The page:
Bill Wilson Center is pleased to connect you to research and resources put together by outside groups and agencies. Please see articles below for references and studies on youth we feel readers will find interesting.
- An Innovative Model for Supportive Housing: Peacock Commons
- Point in Time Count 2015 - Santa Clara County Summary
- 2015 Point-in-Time Count - Santa Clara County Homeless Census & Survey
- Healing Invisible Wounds: Why Investing in Trauma-Informed Care for Children Makes Sense
- Too Big To Ignore - Youth Homelessness in California
- Foster Youth Housing Initiative: Final Evaluation Findings
- What Works For Older Youth During The Transition To Adulthood: Lessons from Experimental Evaluations of Programs and Interventions
- Connected by 25: Improving the Life Chances of the Country's Most Vulnerable 14-24 Year Olds
Attached is a report written by Bill Wilson Center’s research and quality control department on Peacock Commons our innovative supportive housing project which we have been operating for more than four years. We receive a number of inquiries every month from interested nonprofit providers regarding our housing model. We wrote the paper to share our “lessons learned” with other homeless youth services providers who may be considering developing permanent supportive housing.
Every two years in January, communities across the country conduct comprehensive counts of their homeless populations to gain a better understanding of the individuals who are currently experiencing homelessness and to apply for federal funding for homeless programs. The 2015 Santa Clara County Point-in Time Count was a community-wide effort conducted on January 27 and 28, 2015. In the weeks following the street count, a survey was administered to 952 unsheltered and sheltered homeless individuals, in order to profile their experiences and characteristics.
Over 93,000 children are currently locked up in juvenile correctional facilities around the country. Research shows that while up to 34 percent of children in the United States have experienced at least one traumatic event, between 75 and 93 percent of youth entering the juvenile justice system annually in this country are estimated to have experienced some degree of trauma.
For the estimated 200,000 California minors and the numerous 18 to 24 year olds experiencing homelessness each year, many have histories of family conflict, including abuse, neglect, domestic violence, and parental substance abuse. Once homeless, youth on the streets fall prey to substance abuse, mental illness, and victimization.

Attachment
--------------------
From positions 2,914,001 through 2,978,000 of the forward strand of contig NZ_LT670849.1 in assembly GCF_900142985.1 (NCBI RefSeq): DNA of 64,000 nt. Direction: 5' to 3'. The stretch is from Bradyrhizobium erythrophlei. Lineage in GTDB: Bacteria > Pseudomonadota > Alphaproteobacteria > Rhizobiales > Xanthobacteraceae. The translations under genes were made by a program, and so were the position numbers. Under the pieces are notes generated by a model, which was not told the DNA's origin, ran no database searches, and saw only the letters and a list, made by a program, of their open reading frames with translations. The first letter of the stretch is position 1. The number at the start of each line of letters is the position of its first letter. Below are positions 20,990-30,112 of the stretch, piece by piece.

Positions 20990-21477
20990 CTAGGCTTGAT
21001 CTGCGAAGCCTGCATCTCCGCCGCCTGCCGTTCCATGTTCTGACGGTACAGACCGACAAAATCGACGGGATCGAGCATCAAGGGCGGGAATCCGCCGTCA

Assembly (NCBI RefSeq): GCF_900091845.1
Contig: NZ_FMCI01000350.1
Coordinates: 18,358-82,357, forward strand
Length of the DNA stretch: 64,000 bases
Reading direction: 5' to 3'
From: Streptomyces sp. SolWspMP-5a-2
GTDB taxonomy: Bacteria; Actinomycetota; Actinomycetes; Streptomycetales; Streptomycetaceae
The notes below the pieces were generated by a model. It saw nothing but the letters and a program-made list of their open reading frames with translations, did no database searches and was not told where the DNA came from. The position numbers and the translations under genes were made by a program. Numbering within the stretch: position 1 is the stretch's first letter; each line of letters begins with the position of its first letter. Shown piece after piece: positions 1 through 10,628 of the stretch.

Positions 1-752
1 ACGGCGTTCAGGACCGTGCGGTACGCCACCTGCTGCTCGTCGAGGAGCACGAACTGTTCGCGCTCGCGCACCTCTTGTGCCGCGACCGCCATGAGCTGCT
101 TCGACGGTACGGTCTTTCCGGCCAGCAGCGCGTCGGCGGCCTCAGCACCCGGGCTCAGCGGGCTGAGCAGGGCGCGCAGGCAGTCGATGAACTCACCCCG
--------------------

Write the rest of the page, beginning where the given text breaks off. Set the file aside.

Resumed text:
The Foster Youth Housing Initiative was designed to help former foster youth obtain and maintain permanent housing by funding programs that effect change in three different ways: direct services for youth, housing capacity for this population, and systems change. Together, these three tracks represent a strategy that focused on getting currently homeless youth into housing, making more housing available for future emancipating youth, and creating systems change to eliminate homelessness for former foster youth. This report represents the initiative's final evaluation report and encompasses results and outcomes of the initiative.
What Works For Older Youth During The Transition To Adulthood: Lessons from Experimental Evaluations of Programs and Interventions
Because older youth face a unique set of challenges and risks as they move into adulthood, it is important to identify intervention strategies that can enhance the development and success of these individuals in domains such as employment, independent living, drug and alcohol use, pregnancy, parenting, life skills, mental health, release from the foster care system, homelessness, and literacy. This synthesis examines the role that programs designed to serve older youth can play in promoting positive development and subsequent self-sufficiency in adulthood.
The vast majority of youth who do not make a successful transition fall within one or more of the following four groups of 14-17 year olds: 1) those who do not complete high school, 2) youth deeply involved in the juvenile justice systems, 3) young, unmarried mothers, and 4) adolescents who experience foster placement. Thus, adolescents in any of these statuses should be a major focal point of public policy. There needs to be substantial improvement in the current systems that work with these youth while they are still minors, with the goal of reconnecting them to school and social support to the maximum degree possible. This support should continue until they have made a successful transition into young adulthood.